God's attributes of omnipotence, omniscience and unity; with vivid pictures of the pains of hell and of the joys of Paradise, with legendary stories of preceding prophets and strong self-assertions of Muhammad's claims, and with its own divine nature. The positive precepts are still very limited; the times of prayer, certain rules about food,1 and prohibitions regarding certain ancient and indecent rites connected with the circumambulation of the Ka'ba, 2 but the ritual is not yet elaborated. The social system and the laws of Islam are not as yet fixed in their rigidity. The Madina Suras address the Muslims less on dogma than on the laws which should guide them in their daily lives. The Qur'an, as a whole, is not formed on any fixed plan, but just follows the needs and suggestions of the day and the circumstances of the hour. The fervid eloquence of the preacher is now absent, and the dictates of the practical administrator takes its place. The Prophet deals now with questions of social life, domestic details, peace and war. It may be called by contrast the legal section of the Qur'an. The style, generally speaking, is that of the third Meccan period and with a few exceptions is not rhetorical. The Suras are long and probably consist of shorter exhortations and statements made on different occasions, and then afterwards arranged in a Sura, but apparently on no definite plan or system.3

1 Sura Ta-Ha (xx) 130, Sura Ar-Rum (xxx) 17, Sura Hud (xi) 111, Sura Al-An'am (vi) 146-7 and Sura An-Nahl (xvi) 119, but this last may be a Madina verse.
2 Sura Al-A'raf (vii) 27-33.
3 For an account of the recensions of the Qur'an and its 'various readings' see Sell, Recension of the Qur'an (C.L.S.), pp. 1-10, 15-19.



IN the year A.D. 622, probably in the month of June, Muhammad made his public entry into Madina, 1 accompanied by about one hundred and fifty persons. The people were willing to receive him though they were not at one as regards his claim to be a prophet. Owing to their clannish spirit and the tribal feuds existing among them, Muhammad wisely held himself aloof from all their parties and selected, under divine guidance it is said, an isolated neutral spot for his future abode. 2 He also soon erected a mosque in this same place, which thus became the centre of Islam and from which proceeded in due course many political and military orders.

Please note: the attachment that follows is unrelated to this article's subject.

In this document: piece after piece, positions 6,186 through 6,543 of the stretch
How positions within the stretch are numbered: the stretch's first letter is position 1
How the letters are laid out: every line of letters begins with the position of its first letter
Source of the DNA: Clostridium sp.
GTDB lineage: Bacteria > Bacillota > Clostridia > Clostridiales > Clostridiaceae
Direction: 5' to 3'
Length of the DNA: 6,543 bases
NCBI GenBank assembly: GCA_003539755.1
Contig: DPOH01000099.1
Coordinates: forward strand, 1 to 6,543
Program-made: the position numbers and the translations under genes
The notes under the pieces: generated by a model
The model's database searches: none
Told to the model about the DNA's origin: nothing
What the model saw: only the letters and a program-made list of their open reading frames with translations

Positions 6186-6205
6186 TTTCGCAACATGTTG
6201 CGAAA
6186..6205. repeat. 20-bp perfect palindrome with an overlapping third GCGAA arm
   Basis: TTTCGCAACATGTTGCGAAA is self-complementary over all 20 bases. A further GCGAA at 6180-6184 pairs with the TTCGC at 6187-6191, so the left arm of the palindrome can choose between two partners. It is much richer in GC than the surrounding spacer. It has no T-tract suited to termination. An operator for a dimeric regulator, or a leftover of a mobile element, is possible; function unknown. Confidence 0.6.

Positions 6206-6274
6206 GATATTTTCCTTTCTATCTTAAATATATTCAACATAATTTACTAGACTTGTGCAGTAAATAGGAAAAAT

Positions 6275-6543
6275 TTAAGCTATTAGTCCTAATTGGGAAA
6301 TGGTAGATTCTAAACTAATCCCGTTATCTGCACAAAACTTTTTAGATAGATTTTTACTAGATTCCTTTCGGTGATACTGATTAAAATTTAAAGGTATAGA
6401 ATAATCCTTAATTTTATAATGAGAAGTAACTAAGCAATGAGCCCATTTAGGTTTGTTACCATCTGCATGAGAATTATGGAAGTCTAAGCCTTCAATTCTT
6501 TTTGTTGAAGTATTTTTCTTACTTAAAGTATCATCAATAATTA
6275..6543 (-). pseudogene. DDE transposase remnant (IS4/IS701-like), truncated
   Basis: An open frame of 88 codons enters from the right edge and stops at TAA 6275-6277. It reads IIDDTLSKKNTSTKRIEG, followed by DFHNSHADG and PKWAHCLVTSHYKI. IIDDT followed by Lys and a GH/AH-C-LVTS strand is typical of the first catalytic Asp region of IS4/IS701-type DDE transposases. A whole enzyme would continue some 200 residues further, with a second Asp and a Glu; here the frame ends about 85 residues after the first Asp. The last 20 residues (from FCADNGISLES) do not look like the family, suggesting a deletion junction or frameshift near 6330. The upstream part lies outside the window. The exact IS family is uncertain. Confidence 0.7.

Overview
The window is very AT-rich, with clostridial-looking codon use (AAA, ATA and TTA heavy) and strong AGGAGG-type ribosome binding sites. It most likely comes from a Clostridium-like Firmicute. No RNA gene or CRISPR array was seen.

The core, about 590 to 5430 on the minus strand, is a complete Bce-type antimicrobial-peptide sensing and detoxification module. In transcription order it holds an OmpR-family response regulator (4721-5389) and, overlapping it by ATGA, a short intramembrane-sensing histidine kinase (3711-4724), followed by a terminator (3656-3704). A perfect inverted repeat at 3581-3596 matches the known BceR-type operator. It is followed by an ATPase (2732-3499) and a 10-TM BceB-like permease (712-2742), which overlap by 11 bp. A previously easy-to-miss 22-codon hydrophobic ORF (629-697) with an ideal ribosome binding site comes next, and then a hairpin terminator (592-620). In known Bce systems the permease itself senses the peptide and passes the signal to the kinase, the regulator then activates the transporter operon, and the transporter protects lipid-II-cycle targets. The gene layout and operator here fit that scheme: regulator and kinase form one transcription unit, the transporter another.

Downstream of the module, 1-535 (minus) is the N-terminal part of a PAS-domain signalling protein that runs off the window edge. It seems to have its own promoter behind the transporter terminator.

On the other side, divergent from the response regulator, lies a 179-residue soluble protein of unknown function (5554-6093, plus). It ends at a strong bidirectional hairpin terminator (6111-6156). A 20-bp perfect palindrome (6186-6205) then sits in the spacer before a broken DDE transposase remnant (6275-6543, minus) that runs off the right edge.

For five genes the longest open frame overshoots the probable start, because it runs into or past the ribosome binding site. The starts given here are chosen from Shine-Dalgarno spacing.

The Muslim community was made up of two parts, one consisted of the Immigrants from Mecca, called the Muhajirun ; the other of the first Madina converts, who were called the Ansar or Helpers.

The Muhajirun are said to be referred to in Sura An-Nahl (xvi)3, 43, 111:—

As to those who when oppressed have fled their country for the sake of God, we will surely provide them

1 In after years, the Imam Malik and others maintained that Madina was superior to Mecca. See Ibn Khaldun, vol. ii, p. 270.
2 The Ansar seized the bridle of his camel and entreated him to stay and reside with them. He said: 'Let the camel go on, for she Will obey the order of God.' Mas'udi, Muruju'dh-Dhahahab, vol. iv, p. 139.
3 This Sura, however, is a late Meccan one, so if the reference is correct these verses must have been placed in it after the Hijra; those
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